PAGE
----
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15 Key Factors That Can Make Or Break A Business Deal

By News Creatives Authors , in Leadership , at October 15, 2021

Forming the right partnerships and making a good investment can be a tricky situation if you’re not 100% certain and comfortable about the decisions you make. When you’re ready to expand your business reach in the global marketplace, how do you find the right fit?

Before you rush into any long-term commitments, here are 15 tips from members of Forbes Business Development Council that will help you choose whether to move forward with the deal or quickly step away from negotiation.

​​1. Assess The Contingency Factors 

When the capacity required to fulfill the order is questionable, the quality of product or service is doubtful or the statutory compliance is not achievable. The price point is an important factor compounded by the capital expenses playing a vital role, for example, the Robinson-Patman Act and other fair pricing legislation. Contingency factors may also include unreasonable penalty clauses for consequential damages. – Rakesh Suri, EFL Global 

2. Ensure That Your Potential Partner Is All In 

We are a platform for insurance agents. Lately, we have been working to offer our products on a retail basis. Confusing? It’s like instead of being a wholesaler that sells to grocery stores, it’s like being a grocery store product that consumers buy. Like a bagel. Yum! If the grocery store isn’t responding, or the customers aren’t buying bagels, we go to another vendor. It’s all about the pivot!  – Hannah Sullivan, SolePro

3. Get Your Sales Team Excited About The Potential

Buy-in from your sales team is critical to make partnerships successful. Sales teams have to get excited about it and know that they can deliver more revenue and understand the alignment. Most partnerships fail because sales teams have not bought into the strategy. – Tony Ayaz, Scuba Analytics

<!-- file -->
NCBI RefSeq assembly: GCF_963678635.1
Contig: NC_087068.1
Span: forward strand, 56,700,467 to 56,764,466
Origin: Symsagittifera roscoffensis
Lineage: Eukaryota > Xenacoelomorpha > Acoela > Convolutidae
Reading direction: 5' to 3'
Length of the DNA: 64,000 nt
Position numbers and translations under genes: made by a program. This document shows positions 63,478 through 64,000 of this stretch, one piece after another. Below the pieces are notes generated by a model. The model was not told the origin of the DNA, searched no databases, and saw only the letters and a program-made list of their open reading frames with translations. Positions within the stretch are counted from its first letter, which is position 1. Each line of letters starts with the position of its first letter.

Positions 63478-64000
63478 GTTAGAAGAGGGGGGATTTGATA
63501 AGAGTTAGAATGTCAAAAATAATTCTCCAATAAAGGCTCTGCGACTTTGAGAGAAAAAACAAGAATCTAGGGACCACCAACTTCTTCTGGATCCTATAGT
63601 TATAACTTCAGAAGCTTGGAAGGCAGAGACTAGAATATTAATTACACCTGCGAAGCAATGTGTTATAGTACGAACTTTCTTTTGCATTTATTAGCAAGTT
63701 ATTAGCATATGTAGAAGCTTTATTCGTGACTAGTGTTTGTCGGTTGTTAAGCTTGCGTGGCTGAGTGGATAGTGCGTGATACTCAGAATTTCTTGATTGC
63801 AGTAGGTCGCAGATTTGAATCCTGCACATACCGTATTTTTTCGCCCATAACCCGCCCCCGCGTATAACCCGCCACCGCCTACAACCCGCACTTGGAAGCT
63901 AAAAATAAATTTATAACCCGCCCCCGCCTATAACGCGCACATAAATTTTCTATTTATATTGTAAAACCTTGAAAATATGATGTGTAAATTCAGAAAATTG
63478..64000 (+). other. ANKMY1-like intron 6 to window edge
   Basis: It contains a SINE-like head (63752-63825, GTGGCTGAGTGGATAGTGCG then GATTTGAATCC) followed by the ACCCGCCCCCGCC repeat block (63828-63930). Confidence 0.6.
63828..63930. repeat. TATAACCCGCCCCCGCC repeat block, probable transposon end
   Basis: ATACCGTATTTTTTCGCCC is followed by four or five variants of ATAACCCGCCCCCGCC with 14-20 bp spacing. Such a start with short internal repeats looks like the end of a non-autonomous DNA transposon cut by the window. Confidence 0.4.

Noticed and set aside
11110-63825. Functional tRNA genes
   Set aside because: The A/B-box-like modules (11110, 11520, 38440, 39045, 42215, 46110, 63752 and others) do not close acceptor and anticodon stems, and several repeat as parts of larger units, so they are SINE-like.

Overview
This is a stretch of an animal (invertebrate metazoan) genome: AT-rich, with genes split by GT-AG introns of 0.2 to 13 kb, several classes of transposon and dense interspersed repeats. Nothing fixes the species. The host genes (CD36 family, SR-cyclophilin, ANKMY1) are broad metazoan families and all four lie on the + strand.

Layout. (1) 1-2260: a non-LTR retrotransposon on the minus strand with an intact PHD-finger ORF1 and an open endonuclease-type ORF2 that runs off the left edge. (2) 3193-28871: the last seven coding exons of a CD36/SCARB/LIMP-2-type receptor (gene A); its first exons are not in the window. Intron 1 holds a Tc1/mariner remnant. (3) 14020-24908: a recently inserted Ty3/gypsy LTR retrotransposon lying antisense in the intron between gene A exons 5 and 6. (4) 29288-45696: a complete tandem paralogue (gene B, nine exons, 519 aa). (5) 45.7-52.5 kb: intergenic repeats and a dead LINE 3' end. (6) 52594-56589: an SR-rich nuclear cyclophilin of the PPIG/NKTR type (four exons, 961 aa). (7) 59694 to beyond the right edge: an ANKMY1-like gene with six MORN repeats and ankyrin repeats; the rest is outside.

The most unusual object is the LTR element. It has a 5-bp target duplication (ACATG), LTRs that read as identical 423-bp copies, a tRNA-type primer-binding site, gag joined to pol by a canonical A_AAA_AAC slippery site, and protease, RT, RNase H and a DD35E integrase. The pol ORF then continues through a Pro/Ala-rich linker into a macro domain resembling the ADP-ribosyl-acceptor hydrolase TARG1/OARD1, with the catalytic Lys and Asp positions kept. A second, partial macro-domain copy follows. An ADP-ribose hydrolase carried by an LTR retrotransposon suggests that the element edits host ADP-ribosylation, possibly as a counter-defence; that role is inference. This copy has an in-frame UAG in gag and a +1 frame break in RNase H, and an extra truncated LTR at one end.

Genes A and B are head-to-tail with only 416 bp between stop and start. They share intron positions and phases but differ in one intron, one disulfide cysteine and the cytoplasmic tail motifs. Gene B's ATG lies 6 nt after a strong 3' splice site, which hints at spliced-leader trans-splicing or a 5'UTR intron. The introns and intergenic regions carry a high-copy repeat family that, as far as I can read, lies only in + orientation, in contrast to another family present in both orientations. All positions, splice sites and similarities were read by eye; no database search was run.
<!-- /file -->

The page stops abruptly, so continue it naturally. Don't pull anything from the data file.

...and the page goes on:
4. Create An Equal Partnership

Partnerships work best when both sides are equally invested and stand to win. One-way partnerships never work. True partnerships are really where I see things work, because as each side pushes the other, the collaboration and effort are equal from both sides. – Leon Gilbert, Unisys

5. Take Your Time

It may be tempting to jump at new partnerships, industry ventures or even acquisition offers, but don’t sell yourself short. We were around for 20 years before going public and declined acquisitions along the way. For us, it’s about evaluating different opportunities based on customer needs, market potential and cultural impact. I think declining the wrong offer only opens up new opportunities. – TJ Jiang, AvePoint

6. Don’t Derail Your Core Focus

It is critical when looking at partners to expand your business that you are honest with each other and understand roles and responsibilities down into the weeds. Make sure the relationship is complementary and doesn’t derail your core focus. Lastly, never be afraid to walk away even if you are far down the road as sometimes walking away is the best strategic decision you can make!  – Patricia Bradley, Huma


Forbes Business Development Council is an invitation-only community for sales and biz dev executives. Do I qualify?


7. Identify Partnership Benefits

Developing a business plan and feasibility study for the opportunity is crucial. It will help in revealing how the partnership could unfold, where the opportunity can bring the biggest benefit and will clearly show whether the deal makes sense. Working strategy, financial targets and market research will give you the answers. So, there is no need to make it personal if you do need to leave the deal! – Ashley Cheeks, Written Success